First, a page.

Functional programming style (vs. object orientated)

Dear learners and mentors,

before I close the DLS, I would like to take the opportunity to ask a question that I asked myself for months now.

When looking at the architectures of NNs like the attention model, we can see a series of “blocks”, each block representing some layer or cell or something similar.

Being a software developer and architect for about 20 years, most of my professional carreer I have been implementing software in object oriented languages, especially in Java. When I see these NN models, drawn in blocks, I automatically start thinking in “objects”, and my intuition in implementing such models would be to implement a class which takes some data as input (representing the state of the class in member variables) and offers some public methods (representing the functionality of the layer or cell).

However, as we can see in all the programming exercises, this is obviously not the way the AI community is implementing this. Instead we can observe a functional approach. What we see in a NN architecture diagram as a layer or cell is represented as a function with some input parameters, producing some output parameters.

In some cases this results in “strange” coding stye like filling “cache” variables and passing these from function to function. Also, some functions tend to have very long signatures that really look ugly from a clean software engineering point of view.

So I wonder if there has never been a tendency to overcome this functional approach and think more in a object oriented manner.

I would be happy if you could share your thinking and experience about this issue. Note that I do not want to be a smartass, being a newbie in the field and telling the experienced guys “how to do it”. I just want to understand the way of thinking in this field, and why it is like this.

Best regards
Matthias

There are object oriented approaches to ML programs and definitely they automate the process much better but I think the purpose of these courses here is to instruct in a step by step way and to teach the learner how the overall process progresses for an ML program.

I think that is the reason so that any learner no matter his background can have it easier to understand and learn.

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If you take a glance at the Keras and TensorFlow source code over on github you will see that they are both written taking advantage of Python’s support for classes and class hierarchy.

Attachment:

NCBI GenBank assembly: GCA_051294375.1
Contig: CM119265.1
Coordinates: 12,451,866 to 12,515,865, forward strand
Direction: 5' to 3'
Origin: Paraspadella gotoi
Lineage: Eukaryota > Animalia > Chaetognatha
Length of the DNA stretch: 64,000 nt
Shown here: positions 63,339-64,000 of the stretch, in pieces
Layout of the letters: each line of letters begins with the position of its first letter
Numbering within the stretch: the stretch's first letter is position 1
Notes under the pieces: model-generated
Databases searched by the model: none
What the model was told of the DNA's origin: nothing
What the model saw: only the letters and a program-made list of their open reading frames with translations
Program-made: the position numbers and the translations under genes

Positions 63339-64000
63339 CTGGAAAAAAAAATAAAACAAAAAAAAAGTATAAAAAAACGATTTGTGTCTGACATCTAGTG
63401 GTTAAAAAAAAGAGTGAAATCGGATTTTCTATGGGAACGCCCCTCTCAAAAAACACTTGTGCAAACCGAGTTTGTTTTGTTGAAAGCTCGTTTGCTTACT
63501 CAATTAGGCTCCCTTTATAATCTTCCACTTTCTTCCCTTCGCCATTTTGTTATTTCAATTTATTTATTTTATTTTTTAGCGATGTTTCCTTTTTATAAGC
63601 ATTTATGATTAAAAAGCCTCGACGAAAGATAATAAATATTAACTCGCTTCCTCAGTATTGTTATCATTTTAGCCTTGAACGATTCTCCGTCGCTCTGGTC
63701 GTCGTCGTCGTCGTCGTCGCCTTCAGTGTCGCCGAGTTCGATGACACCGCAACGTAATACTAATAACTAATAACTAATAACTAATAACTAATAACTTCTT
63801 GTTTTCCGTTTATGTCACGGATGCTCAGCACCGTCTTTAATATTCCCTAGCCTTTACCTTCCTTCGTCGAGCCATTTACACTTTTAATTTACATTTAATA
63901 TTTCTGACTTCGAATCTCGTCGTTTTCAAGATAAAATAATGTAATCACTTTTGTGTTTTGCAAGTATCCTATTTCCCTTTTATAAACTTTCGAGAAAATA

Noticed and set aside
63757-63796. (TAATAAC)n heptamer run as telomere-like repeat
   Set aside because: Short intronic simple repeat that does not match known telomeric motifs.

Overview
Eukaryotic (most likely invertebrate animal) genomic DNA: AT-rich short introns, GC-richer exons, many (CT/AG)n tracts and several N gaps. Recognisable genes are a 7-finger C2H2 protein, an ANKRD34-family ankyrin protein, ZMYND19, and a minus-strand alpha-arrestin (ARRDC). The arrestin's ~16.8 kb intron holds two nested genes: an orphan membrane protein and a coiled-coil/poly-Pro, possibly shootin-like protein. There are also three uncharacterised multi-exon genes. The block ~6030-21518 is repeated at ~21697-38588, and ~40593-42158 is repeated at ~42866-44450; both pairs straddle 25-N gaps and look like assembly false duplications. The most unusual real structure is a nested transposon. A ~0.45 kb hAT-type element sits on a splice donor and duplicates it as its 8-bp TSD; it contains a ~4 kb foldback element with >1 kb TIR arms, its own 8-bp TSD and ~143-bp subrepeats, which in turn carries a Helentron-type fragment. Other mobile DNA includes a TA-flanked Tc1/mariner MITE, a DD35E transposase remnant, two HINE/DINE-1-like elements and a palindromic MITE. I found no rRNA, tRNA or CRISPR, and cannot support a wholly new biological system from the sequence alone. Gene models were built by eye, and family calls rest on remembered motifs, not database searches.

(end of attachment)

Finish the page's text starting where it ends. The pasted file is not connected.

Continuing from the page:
I wrote software professionally for 2 decades also and agree that the code provided in these exercises has little resemblance to what I or my teams would have produced. Poor variable and function name choices, no encapsulation or abstraction, virtually no error handling. It’s just not professional code.

I attribute that in part to the fact that it isn’t written by professionals; it’s written by academics more focused on ML pedagogy. And in part because the content creators can’t assume their audience understands OO and don’t want the burden of teaching that along with the ML concepts. I think they actually go out of their way to hide the underlying OO foundation except where it is unavoidable, such as defining a custom Callback.

So take away the ML ideas from the exercises, ignore the software engineering approach.

One page of the Keras source

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@ai_curious, very well stated.

ML doesn’t use formal software methods, because it’s more of an experimental sandbox. The requirements aren’t known in advance, because the goal is to find a working solution to a data challenge.

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I think this is a nice insight. In my experience, early attempts at understanding a problem and a demonstration of solution concept were always more procedural, more cut and paste,with substantial less polish and documentation. The longer we lived with a body of code, the more we saw what worked and didn’t, what was reused or not, the better architected the software became. It was always important for us to get some code working quickly to learn from it and not spend much time on premature optimization before that learning had occurred. Whether we went back and refactored and polished was a data-driven economic decision, and to be fair, there isn’t much financial incentive for deeplearning to invest in it. Every person hour spent refactoring working exercises is $ not invested in new course content.